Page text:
Astronomy Tower
Remus Lupin Severus Snape
Angst Drama
Multiple Eras
Philosopher's Stone Chamber of Secrets Prizoner of Azkaban Goblet of Fire Order of the Phoenix
Published: 01/27/2005
Updated: 01/27/2005
Words: 1,362
Chapters: 1
Hits: 660

Song of Degrees


Story Summary:
Remus watches and waits, while Severus tries to forgive. Lightly implied RL/SS.


It would have been better if he had been given something to do, if he had been allowed to do proper work for the Order; that would indeed have been better, and though Remus tried to quell the voice repeating the bitter thought in his head, it wouldn't be silenced. He knew why he hadn't been given proper work; it was because the mission after Sirius' death, he had been given proper work, and he'd ended up nearly killing a Death Eater in front of Arthur and Kingsley.

They'd been very kind about it; of course it was to be expected, when one was in a situation where one had to defend oneself, that occasionally a werewolf might hit harder than a human, might not realise their own strength. No matter that he had been schooled in control of that strength since he was seven years old. They excused it, and quietly blocked him from any further missions where he might concievably be called on to attack someone.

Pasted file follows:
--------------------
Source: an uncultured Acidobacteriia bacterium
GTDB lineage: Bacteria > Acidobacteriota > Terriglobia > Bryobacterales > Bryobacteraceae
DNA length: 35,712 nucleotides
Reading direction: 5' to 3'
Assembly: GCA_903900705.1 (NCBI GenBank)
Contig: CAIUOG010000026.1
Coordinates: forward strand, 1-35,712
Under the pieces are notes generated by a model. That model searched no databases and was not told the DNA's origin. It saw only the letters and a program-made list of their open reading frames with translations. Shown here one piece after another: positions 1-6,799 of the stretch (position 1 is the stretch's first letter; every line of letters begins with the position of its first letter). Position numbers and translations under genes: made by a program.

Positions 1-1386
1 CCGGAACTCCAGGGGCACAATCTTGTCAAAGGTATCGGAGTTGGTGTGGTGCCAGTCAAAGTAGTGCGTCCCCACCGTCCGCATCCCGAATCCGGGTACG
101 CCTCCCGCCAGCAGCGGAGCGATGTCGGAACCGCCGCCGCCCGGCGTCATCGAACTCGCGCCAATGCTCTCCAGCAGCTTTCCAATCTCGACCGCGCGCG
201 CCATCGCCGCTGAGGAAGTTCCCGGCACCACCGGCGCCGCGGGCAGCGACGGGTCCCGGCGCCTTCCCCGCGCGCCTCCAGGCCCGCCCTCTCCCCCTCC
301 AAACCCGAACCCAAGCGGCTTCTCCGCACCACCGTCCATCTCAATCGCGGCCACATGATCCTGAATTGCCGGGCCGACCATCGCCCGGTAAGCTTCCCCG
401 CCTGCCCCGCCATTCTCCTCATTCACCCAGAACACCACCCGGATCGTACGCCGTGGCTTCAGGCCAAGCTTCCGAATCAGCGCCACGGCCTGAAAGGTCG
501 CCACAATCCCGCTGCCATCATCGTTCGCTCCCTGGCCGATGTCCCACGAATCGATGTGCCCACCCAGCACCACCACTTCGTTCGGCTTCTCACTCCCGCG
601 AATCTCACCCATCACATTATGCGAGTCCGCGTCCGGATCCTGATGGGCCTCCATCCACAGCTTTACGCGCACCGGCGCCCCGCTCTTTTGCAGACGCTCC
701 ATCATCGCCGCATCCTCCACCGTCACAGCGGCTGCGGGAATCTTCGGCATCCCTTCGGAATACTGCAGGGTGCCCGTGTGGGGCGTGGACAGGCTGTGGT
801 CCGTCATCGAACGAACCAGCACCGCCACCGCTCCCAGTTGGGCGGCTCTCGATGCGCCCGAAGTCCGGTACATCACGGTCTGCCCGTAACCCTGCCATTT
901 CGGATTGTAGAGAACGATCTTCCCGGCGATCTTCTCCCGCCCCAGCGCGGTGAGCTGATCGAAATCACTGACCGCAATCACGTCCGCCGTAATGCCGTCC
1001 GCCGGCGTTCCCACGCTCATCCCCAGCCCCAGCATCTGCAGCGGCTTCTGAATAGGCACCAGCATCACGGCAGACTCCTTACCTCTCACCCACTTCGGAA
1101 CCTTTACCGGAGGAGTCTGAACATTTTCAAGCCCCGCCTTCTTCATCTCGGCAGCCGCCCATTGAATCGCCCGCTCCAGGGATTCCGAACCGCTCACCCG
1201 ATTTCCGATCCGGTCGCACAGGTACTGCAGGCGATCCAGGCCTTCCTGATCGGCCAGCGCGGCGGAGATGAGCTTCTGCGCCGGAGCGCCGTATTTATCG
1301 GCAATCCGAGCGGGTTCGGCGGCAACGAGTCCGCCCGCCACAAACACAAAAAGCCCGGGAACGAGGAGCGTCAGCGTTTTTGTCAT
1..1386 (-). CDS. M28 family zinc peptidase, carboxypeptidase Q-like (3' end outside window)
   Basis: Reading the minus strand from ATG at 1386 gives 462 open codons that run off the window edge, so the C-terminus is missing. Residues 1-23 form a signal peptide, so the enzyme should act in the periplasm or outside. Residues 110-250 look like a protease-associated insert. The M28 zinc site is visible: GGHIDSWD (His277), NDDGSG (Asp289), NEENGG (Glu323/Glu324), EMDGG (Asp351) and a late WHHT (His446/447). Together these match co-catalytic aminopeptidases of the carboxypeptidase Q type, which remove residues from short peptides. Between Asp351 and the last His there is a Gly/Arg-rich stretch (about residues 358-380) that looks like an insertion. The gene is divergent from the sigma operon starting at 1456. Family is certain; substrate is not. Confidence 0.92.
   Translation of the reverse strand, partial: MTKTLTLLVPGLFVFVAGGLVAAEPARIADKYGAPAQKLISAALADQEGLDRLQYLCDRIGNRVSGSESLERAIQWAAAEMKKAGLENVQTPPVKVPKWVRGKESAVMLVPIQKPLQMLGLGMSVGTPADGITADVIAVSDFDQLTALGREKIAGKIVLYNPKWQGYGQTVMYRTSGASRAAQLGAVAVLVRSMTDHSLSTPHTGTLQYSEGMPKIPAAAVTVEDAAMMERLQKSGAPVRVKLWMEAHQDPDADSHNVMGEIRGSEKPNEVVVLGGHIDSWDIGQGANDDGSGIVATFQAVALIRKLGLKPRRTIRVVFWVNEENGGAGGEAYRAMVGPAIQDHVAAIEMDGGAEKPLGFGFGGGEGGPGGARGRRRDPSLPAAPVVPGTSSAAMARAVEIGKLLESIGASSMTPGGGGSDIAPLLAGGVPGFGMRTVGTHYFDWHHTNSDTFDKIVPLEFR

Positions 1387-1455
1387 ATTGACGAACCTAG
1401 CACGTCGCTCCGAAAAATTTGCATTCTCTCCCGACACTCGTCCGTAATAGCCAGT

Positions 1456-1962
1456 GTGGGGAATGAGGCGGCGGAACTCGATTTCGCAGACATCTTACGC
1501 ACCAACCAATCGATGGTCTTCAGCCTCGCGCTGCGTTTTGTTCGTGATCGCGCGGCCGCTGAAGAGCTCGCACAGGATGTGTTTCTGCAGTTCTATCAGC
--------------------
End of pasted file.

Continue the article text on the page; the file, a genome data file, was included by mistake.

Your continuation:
He was grateful for the excuses, in a way. After all, if his sins were well and truly marked, he never would have survived this long; he was logical enough to know that this was true of any man, but he wasn't any man. He was more responsible for keeping control, because he was stronger than a human his size ought to be. Dumbledore had forgiven him many times; for the sin of being a werewolf, for the sin of nearly killing Severus Snape, the sins of cowardice and lying, endangering students, or not protecting Sirius -- not even being able to control Sirius...

He smiled a little to himself, in the dark. No, they didn't number his sins. He did that himself.

"It's a loathsome habit, you know."

Remus glanced up from the window of Arabella Figg's upstairs guest room, where he was monitoring the Dursleys' house. This was the job they gave him, now; eight hour shifts watching Harry, until the boy could be taken from his family and brought to Twelve Grimmauld Place.

"What is?" he asked Severus Snape, who had apparently come to relieve him.

"Maudlin brooding. Loathsome and annoying," Snape replied. "Nobody loves a living martyr."

"Thank you," Remus answered, in no mood to humour the Potions master. "When they kill your best friend I'll be sure and remind you of that. Or haven't you got one?"

"You're of no use to Potter or to the Order this way."

"Tell Dumbledore. I only do what he tells me."